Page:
Marijuana Legalization Can’t Erase Decades of Disenfranchisement and Incarceration

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NEWS AND POLITICS Marijuana Legalization Can't Erase Decades of Disenfranchisement and Incarceration "It's time for lawmakers to advocate for comprehensive laws and new community programs to remedy the effects legislation has had on the livelihood and well-being of people of color." Shammara Lawrence

On Capitol Hill and beyond, social attitudes about marijuana are rapidly changing. According to a Gallup survey from October 2017 , 64% of Americans support legalizing marijuana — the highest percentage in the past half-century. To date, 29 states and Washington D.C. allow the use of the substance for medicinal purposes. In January 2018, the Adult Use of Marijuana Actwent into effect in California, allowing for licensed cannabis businesses in select cities to begin selling recreational marijuana to those 21 years old and older. In the lifestyle space, luxury brands have proclaimed cannabis to be a promising new frontier.

While many pro-marijuana activists may see these advancements as a step in the right direction to combat the stigma surrounding the sale and use of weed, there is one glaring problem with the changing conversation surrounding legalization: Although people of color have borne the brunt of decades-long discriminatory drug policies, white people have effectively become the face of the nationwide debate about the future of marijuana in America. As many black and brown people across the nation deal with crippling criminal records, limited employment opportunities, the loss of their voting rights, and access to resources like student aid because of drug-related sentences, many white men and women have successfully capitalized on marijuana, the same substance other groups have been historically punished for. For those like myself, whose life and family and friends have been upended by the criminal-justice system, seeing stories about white entrepreneurs and their booming weed businesses dominating the news cycle in recent months is frustrating and painful.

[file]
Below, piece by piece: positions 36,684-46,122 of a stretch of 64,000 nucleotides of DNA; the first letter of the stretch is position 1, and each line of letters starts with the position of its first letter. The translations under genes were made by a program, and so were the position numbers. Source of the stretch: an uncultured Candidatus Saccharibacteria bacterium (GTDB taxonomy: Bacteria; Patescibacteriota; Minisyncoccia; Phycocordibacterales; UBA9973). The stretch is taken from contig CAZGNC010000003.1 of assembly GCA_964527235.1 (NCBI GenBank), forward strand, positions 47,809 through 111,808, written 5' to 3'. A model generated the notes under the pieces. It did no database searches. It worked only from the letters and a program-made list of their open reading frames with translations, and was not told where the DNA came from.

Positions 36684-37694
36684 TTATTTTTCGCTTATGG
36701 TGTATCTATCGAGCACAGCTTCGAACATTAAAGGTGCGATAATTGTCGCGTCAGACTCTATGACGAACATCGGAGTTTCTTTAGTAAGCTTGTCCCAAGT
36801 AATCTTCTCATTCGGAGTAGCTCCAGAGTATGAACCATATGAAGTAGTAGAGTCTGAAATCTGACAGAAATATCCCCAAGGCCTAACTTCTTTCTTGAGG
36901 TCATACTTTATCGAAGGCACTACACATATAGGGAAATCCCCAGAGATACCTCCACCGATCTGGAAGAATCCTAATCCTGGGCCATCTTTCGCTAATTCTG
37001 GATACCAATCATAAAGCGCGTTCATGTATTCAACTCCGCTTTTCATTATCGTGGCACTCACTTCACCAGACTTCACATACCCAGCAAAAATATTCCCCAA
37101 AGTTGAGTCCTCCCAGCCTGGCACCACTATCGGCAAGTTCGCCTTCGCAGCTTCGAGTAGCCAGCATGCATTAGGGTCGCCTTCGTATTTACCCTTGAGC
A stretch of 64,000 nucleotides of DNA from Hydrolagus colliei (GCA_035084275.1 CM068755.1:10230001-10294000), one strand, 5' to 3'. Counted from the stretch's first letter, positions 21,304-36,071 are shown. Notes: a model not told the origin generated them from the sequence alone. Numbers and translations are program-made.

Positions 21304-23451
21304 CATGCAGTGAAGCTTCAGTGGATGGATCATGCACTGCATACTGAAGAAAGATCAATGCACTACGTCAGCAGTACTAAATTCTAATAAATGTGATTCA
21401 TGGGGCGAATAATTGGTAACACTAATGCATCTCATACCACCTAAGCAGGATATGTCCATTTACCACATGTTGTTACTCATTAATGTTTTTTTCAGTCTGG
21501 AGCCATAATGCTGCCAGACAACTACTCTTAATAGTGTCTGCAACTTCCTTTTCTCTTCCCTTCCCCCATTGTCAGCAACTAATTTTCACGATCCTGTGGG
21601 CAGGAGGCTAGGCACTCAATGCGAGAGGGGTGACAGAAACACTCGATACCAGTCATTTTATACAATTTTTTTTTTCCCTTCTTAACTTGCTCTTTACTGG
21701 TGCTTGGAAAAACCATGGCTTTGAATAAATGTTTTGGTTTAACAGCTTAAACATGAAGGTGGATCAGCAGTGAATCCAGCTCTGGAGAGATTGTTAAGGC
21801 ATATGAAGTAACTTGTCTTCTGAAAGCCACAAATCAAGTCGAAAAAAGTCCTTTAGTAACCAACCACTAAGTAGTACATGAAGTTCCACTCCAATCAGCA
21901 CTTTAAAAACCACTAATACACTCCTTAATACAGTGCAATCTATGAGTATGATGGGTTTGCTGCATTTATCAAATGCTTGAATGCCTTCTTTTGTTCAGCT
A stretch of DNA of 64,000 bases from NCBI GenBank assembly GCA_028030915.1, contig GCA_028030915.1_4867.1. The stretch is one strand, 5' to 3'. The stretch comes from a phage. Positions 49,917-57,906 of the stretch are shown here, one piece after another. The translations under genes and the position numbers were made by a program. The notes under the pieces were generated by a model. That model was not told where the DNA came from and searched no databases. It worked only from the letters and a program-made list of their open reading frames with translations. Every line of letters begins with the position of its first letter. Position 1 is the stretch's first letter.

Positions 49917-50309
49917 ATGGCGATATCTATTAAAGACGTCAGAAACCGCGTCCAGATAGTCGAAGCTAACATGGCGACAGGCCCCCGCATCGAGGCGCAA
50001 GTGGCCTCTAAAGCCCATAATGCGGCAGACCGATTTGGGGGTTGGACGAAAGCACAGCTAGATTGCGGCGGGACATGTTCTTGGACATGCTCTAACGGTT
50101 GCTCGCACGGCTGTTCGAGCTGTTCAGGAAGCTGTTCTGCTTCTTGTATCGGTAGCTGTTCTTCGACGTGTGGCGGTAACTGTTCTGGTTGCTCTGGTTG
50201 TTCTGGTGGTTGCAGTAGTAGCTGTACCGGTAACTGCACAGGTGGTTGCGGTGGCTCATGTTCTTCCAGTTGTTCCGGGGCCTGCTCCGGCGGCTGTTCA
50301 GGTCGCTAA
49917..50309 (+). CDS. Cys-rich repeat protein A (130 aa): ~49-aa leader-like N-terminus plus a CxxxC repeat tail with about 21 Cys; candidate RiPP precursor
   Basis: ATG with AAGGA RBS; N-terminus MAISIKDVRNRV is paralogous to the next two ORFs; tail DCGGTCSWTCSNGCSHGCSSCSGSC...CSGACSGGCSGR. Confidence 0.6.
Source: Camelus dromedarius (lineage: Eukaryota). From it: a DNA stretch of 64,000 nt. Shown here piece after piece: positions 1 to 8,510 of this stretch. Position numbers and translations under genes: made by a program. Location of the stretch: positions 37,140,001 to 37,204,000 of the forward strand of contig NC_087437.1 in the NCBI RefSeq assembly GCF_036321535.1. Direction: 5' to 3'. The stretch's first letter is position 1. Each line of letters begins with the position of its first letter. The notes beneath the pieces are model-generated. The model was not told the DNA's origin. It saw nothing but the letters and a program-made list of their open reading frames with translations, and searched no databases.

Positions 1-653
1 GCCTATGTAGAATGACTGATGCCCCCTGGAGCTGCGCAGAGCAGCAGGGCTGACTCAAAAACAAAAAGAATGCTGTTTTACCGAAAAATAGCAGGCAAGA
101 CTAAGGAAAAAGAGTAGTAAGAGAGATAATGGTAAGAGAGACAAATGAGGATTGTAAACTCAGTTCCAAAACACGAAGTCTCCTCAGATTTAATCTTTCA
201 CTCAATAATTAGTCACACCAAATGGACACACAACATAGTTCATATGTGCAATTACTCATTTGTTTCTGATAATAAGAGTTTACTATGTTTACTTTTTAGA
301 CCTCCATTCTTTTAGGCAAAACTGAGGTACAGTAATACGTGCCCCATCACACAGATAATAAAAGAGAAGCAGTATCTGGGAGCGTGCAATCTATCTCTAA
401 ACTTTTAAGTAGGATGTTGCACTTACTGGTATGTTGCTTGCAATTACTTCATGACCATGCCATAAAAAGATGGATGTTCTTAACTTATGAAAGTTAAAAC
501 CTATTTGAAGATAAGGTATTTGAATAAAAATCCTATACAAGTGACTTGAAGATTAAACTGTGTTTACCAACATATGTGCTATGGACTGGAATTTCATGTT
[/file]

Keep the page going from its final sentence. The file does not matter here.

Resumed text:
You see, having up grown up in a low-income neighborhood in Brooklyn, I witnessed neighbors being apprehended for possession of dime bags. It was commonplace. People close to me were routinely whisked away by law enforcement for selling marijuana. It became a perennial sight. As daunting as those parts of my upbringing have been, it’s an unfortunate but common experience for many.

Countless people of color live with a constant fear of the police due to the grave effects of the War on Drugs. What started in the 1970s by President Richard Nixon as an initiative to tackle the illicit sale, distribution, and use of drugs turned into a decades-long attack on low-income minorities who were disproportionately affected by biased statues such as mandatory minimum sentences. The government-led campaign also spurred a prison boom, resulting in the United States having the highest prison population in the world, according to the Wolf Prison Brief’s database. A considerable number of those inmates are black and brown men convicted of non-violent crimes often involving marijuana, a Schedule I drug as classified by the federal Drug Enforcement Administration. According to a 2016 report by the Humans Rights Watch, arrests for marijuana possession outnumbered those for all violent crimes combined.

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